In accordance with the invention, generally stated, a friction sealed coupling assembly is provided for connecting sections of pipe. The assembly includes a connecting sleeve and a pair of draw sleeves. The connecting sleeve comprises a hollow cylinder having an inner diameter slightly larger than the outer diameter of the pipe sections to be joined. The connecting sleeve is placed over the adjacent ends of the respective pipe sections to be joined. The outer diameter of the connecting sleeve decreases from the midpoint of the sleeve toward each end of the sleeve. This results in diverging, external tapers on each end of the connecting sleeve. A cylindrical draw sleeve is placed over each tapered end of the connecting sleeve. Each draw sleeve has a uniform outer diameter and an inner wall which is oppositely tapered to the corresponding connecting sleeve end. Each draw sleeve has a bolting flange formed at one end. The respective opposed bolting flanges are connected to each other by one or more draw bolts. As the draw bolts are tightened, the respective draw sleeves are drawn toward each other. The tapered internal walls of the draw sleeves compress the oppositely tapered wall of the connecting sleeve until the connecting sleeve walls compress and adhere to the outside of the pipe, holding the assembly in a tight friction fit.
FIG. 1 is a perspective view of a friction sealed coupling assembly of the present invention, joining two sections of pipe;
FIG. 2 is a cross-sectional view of the assembly, taken across lines 2--2 of FIG. 1;
FIG. 3 is a cross-sectional view of a connecting sleeve element of the coupling assembly;
FIG. 4A is an end view of one embodiment of the draw sleeve;
FIG. 4B is a cross-sectional view of the sleeve, taken along line 4B--4B of FIG. 4A;
FIG. 5A is a top plan view of one embodiment of a bolting flange collar of the coupling assembly;
FIG. 5B is a cross-sectional view of the collar, taken across line 5B--5B of FIG. 5A;
FIG. 6A is an end view of another embodiment of the bolting flange collar of the coupling assembly;
FIG. 6B is a cross-sectional view of the collar, taken across line 6B--6B of FIG. 6A;
FIG. 7A is an end view of an alternative embodiment of the draw sleeve of the coupling assembly; and
FIG. 7B s a cross-sectional view thereof, taken along lines 7B--7B of FIG. 7A.
A friction sealed coupling assembly made in accordance with the principles of the present invention is indicated by reference numeral 10 in FIGS. 1 and 2. Assembly 10 is shown joining two sections of pipe, P1 and P2, to illustrate the environment in which the assembly is used. Pipe sections P1 and P2 can be as long or as short as required by the application of the pipe. Furthermore, although the outside diameter D1 of the pipe sections may vary, the elements of assembly 10 are capable of construction in any size to accommodate various size pipe sections P1 and P2. It will be appreciated by those skilled in the art, therefore, that assembly 10 can be used to join any type or size of pipe, including flexible pipe having a hard, metallic end section. In the preferred embodiment, however, as shown and described, assembly 10 is used to join sections of large diameter, high pressure pipe such as gas pipe or oil well casing.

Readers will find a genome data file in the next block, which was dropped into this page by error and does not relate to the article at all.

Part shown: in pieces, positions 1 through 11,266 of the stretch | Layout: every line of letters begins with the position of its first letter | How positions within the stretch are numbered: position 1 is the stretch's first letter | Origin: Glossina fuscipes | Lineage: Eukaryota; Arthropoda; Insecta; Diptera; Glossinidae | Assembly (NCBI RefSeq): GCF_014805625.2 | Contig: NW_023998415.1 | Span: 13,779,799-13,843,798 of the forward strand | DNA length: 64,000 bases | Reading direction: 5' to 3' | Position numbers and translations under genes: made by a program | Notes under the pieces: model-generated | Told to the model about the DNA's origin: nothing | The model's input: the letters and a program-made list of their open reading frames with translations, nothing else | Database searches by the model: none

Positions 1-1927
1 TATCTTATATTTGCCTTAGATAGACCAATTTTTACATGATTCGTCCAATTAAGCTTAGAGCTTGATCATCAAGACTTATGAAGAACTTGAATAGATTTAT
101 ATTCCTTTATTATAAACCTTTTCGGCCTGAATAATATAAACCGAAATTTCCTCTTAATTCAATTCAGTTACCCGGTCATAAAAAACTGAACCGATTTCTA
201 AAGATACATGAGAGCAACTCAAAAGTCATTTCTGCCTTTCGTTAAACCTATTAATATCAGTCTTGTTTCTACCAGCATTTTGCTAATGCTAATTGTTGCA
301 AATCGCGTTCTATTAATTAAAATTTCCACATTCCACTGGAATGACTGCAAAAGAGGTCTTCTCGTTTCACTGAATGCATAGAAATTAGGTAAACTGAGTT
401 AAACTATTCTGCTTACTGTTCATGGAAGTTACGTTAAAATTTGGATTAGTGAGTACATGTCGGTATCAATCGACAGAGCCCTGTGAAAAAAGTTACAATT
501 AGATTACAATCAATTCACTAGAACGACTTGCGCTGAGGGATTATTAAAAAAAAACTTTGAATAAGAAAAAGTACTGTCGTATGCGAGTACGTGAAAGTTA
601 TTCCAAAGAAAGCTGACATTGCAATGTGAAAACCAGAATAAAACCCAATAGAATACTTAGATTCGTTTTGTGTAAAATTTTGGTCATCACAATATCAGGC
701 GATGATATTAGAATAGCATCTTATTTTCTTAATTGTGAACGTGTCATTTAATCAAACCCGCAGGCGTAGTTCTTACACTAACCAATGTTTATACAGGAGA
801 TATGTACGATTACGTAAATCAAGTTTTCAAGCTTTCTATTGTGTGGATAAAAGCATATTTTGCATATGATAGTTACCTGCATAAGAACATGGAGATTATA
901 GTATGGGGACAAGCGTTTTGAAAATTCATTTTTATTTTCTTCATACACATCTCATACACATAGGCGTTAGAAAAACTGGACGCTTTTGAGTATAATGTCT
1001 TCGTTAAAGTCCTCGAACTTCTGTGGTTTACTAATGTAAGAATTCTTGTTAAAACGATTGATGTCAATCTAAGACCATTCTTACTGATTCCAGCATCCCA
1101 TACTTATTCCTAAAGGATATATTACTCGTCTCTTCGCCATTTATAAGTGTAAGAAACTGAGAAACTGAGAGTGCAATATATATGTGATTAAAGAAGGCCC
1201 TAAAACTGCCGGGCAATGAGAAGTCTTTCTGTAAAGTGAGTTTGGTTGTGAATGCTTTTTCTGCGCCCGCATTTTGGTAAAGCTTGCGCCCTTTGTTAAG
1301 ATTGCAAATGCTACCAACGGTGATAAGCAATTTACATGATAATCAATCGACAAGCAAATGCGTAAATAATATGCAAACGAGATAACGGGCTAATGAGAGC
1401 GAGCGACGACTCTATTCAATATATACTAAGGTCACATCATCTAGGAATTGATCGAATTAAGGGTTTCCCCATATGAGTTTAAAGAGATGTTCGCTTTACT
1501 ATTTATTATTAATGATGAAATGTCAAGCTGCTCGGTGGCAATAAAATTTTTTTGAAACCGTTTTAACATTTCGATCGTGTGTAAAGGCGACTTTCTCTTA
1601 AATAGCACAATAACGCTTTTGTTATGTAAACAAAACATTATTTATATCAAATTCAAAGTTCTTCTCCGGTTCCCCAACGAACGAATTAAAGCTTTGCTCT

In the preferred embodiment, assembly 10 has an inner connecting sleeve 12, a pair of opposed draw sleeves 14 and 16, bolting flange means 18 and 20, and a plurality of draw bolts, as at 22. The individual elements of assembly 10 will now be described in greater detail.
Connecting sleeve 12 is shown in greater detail in FIGS. 2 and 3. Connecting sleeve 12 is a generally elongated, tubular or hollow cylinder 24. Cylinder 24 is machined from ductile-type steel, such as 304 stainless steel. Cylinder 24 has an outer or external surface 25, a first open end 26 and a second open end 28 (see FIG. 3) as defined by an internal longitudinal bore 30. Open ends 26 and 28 accommodate the introduction of pipe sections P1 and P2 into bore 30. Bore 30 has a uniform inner diameter D2. Inner diameter D2 is in the range of 0.005 inch to 0.030 inch greater than the outer diameter D1 of the pipe sections to be joined. The wall thickness of cylinder 24 varies, along its length as will be explained below. However, it should be noted at this point, that the wall thickness, at midpoint M, is at its greatest. The wall thickness at midpoint M will be equal to the wall thicknesses of pipe sections P1 and P2, up to a maximum of 0.300". Connecting sleeve 12 has a defined overall length L1. Length L1 is approximately two (2) times than the outer diameter D1 of the pipe that it is connecting. For example, if outer diameter D1 of the pipe is 6 inches, the overall length L1 of connecting sleeve will be approximately 12 inches.